They’re so tired.  We’re so tired.  Physically, mentally, emotionally.  It’s been a heck of a year all round.  Be kind, be mindful.  And read the room.  If it’s more beneficial for everyone to drop what you’re doing and have a dance party, do it.  Yours and the children’s wellbeing will thank you for it.  I was beating myself up the other day about leaving my own children to play in their bedrooms while I got on with some lesson planning and feeling guilty about it and a friend said “Self care is part of being a good parent”.  The same is very true with teaching.  Forcing children to write a non chronological report when they are mentally exhausted and not listening to a word of the input is counter-productive – far more sensible to adapt the plan and return to the tougher stuff when everyone is in the right mindset.

9 Cleaners ranting

Justifiably so, bless them.  My classroom, for the last six weeks, has been a mass of glitter, glue, paint, tinsel remnants, which, despite my best efforts, still look like Christmas threw up in my room.  Add to that the fact that the children now need to eat their lunches in class too due to the freezing temperatures outside and my room is permanently in need of a deep clean.  Ah, the Christmas joys!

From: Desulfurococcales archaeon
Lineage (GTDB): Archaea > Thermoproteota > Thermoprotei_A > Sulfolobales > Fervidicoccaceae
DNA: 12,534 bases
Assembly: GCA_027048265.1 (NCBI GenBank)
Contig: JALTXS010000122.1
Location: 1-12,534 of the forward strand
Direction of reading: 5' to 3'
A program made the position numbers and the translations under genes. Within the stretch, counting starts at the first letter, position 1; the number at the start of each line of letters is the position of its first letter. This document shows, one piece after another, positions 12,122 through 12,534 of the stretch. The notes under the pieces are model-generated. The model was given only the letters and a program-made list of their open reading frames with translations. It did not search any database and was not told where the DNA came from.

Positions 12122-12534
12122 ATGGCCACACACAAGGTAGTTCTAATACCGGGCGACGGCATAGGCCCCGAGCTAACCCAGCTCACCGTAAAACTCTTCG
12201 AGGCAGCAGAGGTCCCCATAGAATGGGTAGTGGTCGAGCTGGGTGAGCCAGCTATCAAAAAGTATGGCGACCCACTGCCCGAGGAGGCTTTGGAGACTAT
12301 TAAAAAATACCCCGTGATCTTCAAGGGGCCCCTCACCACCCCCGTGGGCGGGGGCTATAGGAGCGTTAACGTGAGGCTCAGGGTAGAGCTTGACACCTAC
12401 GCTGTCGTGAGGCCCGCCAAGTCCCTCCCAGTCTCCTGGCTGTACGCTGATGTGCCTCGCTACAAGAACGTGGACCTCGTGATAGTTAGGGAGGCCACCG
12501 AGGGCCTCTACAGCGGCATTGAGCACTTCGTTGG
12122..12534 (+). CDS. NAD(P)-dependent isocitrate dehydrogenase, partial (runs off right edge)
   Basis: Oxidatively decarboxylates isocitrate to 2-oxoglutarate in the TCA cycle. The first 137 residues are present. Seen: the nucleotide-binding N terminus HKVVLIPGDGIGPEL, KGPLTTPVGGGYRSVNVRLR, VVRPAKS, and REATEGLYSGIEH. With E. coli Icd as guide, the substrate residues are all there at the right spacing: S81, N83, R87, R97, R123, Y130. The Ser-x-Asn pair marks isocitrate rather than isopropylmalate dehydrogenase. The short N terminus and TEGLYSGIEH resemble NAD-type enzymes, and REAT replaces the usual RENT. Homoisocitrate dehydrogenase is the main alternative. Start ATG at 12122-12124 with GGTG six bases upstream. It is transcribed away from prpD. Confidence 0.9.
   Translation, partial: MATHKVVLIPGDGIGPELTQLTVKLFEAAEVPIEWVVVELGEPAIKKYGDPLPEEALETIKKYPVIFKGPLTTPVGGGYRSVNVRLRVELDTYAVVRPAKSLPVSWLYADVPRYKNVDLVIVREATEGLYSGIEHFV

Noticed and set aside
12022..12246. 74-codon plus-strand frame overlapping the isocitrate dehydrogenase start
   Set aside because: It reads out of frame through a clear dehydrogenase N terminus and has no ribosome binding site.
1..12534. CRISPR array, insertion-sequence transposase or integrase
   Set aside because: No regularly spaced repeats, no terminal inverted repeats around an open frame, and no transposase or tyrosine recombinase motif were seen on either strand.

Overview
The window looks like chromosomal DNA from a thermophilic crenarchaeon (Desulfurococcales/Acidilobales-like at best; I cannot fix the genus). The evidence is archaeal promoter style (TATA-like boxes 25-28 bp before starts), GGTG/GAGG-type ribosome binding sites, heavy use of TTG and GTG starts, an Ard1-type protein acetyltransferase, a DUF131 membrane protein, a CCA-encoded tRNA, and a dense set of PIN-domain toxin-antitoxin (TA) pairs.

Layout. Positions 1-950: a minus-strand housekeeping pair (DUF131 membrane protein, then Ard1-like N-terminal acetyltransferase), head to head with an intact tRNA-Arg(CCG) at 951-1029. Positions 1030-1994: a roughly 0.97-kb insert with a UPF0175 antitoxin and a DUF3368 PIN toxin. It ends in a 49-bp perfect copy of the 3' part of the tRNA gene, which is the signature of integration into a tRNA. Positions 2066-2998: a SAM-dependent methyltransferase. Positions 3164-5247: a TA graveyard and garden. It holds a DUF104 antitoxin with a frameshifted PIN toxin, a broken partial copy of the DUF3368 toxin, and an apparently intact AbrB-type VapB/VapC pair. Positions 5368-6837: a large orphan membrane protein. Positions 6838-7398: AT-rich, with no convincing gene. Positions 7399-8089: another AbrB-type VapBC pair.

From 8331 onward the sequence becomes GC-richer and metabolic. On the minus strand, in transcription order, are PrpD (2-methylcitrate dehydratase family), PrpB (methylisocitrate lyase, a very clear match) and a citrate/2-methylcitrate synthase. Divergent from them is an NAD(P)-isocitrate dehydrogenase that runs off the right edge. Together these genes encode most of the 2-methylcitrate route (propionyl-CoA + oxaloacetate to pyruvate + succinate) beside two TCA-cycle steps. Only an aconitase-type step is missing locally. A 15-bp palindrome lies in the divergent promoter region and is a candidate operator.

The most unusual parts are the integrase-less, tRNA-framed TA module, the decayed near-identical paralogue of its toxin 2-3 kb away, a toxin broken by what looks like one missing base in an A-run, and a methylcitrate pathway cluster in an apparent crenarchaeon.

8 Teachers sinking

Life is hard right now.  Teaching is hard right now.  Parenting is hard right now.  Some days, surviving is enough.  It’s all we can expect of ourselves and others.  I can’t tell you the number of times this week alone my children have told me I’m a ‘terrible mummy’ because I’m always working.  At times, I feel like a ‘terrible teacher’, because my family needs me.  It’s about striking a balance.  And believe me, if I ever stop being so hard on myself, I’ll come to realise that 😊 As I’ve said in previous blogs, be kind to colleagues; be kind to yourselves.  A cup of tea, a ‘how are you?’, even a smile as you pass in the corridor.  The slightest thing can turn around someone’s day.  This image comes from one of my favourite books – beautiful illustrations, gorgeous snippets to share with the children.

7 heads a-spinning

People are juggling a lot right now.  Be mindful when dealing with others that we are not all ‘in the same boat’ right now.  Some are in a shared boat with their family, with everything they need to stay afloat; some are in a boat alone with a hole and water seemingly pouring in.  Me?  Some days I’m on a yacht; others it’s a broken raft which threatens to sink at any time.  Everyone is in a different situation.  No one has chosen this current one.

6 Weeks of making